This invention relates to methods for joining ceramic sintered bodies. More specifically, this invention relates to a method for joining aluminum nitride base plates, alumina ceramic base plates, ceramic parts for automobiles and other types of ceramic bodies.

Conventional methods for joining ceramic base plates use a solder material between the two base plates. The combination is then heated to a prescribed temperature.

The problem with the above method is that the properties of the solder material and the base plates are different. The strength of the solder material decreases at elevated temperatures. In addition, the heat and corrosion resistance of the solder material are different from the base plates.

OBJECTS AND SUMMARY OF THE INVENTION

Accordingly it is an object of this invention to provide a method for joining ceramic sintered bodies which overcomes the drawbacks of the prior art.

It is another object of this invention to provide a method for joining ceramic sintered bodies which exhibits improved strength at elevated temperatures and improved heat and corrosion resistance properties by homogenizing the joining layer of the ceramic sintered body with the two ceramic sintered bodies being joined.

It is still another object of this invention to provide a simpler and less costly method for joining ceramic sintered bodies.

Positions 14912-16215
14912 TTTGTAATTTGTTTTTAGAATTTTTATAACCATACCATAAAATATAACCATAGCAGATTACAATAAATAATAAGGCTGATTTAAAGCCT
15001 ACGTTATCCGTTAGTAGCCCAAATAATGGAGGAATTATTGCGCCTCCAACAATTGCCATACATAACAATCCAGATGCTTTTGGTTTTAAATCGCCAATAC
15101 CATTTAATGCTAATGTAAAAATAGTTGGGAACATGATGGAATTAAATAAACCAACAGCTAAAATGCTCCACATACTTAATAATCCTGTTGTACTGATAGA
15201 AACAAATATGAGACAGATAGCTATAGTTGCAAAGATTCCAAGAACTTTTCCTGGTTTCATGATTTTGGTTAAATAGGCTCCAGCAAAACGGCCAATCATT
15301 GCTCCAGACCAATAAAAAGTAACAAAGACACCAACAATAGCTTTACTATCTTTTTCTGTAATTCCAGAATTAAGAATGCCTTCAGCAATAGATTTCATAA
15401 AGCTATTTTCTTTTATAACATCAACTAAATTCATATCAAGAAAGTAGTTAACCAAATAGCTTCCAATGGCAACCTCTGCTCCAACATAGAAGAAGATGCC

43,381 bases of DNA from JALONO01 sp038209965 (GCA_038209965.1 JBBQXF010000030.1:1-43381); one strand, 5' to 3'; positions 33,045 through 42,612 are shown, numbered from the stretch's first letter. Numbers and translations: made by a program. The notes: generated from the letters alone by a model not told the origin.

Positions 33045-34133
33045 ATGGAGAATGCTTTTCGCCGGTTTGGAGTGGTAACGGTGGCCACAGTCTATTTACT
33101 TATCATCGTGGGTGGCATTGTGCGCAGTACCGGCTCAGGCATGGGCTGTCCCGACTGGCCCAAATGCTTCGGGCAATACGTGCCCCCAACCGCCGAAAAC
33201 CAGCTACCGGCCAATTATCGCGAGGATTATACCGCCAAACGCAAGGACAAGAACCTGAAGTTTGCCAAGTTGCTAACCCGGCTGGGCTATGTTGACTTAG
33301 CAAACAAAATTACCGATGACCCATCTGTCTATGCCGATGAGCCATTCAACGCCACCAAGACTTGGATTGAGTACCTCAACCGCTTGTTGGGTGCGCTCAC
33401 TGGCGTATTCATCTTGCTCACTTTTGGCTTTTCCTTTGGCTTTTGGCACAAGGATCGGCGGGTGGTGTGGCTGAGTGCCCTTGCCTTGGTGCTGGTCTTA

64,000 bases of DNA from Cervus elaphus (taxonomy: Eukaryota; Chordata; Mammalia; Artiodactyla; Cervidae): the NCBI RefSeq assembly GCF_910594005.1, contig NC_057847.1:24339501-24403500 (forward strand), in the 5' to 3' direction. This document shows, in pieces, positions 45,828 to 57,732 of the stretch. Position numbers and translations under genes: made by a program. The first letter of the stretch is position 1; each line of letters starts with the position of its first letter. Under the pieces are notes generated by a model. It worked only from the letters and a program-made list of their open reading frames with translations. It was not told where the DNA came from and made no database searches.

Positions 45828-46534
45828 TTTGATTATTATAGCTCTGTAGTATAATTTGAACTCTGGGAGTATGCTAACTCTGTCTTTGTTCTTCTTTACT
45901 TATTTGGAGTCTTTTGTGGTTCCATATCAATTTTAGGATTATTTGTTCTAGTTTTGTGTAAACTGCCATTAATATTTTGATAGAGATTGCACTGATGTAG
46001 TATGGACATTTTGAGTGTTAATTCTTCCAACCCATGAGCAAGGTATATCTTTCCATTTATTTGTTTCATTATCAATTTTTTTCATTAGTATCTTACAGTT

It is still another object of this invention to provide a method for joining ceramic sintered bodies which reduces the difficulty and expense in producing complex ceramic shapes.

Briefly stated, there is provided a method for joining two ceramic sintered bodies with a joining layer. The joining layer has a component in common with a base component of the ceramic sintered bodies. The laminate is heat treated under conditions that convert the joining layer into a material substantially identical to that of the ceramic sintered bodies, whereby a homogeneous strong laminate results. The ceramic sintered body may be either an oxide, carbide or nitride. The joining layer is a metal corresponding to the base material of the ceramic sintered bodies. After joining, the joining layer is then either oxidized, carbonized or nitrided, depending on the materials of the ceramic sintered bodies. The resulting laminate has improved strength, and heat and corrosion resistance properties.

According to an embodiment of the invention there is provided a method for joining first and second ceramic sintered bodies, comprising: disposing a joining layer between and in contact with opposing surfaces of the first and second ceramic sintered bodies to form a laminate, the joining layer having a difference in a component present in the first and second sintered bodies, and heating the laminate in an atmosphere effective to convert the joining layer into a ceramic having a substantially similar composition as the first and second ceramic sintered bodies such that the laminate is fused together into a substantially homogeneous structure.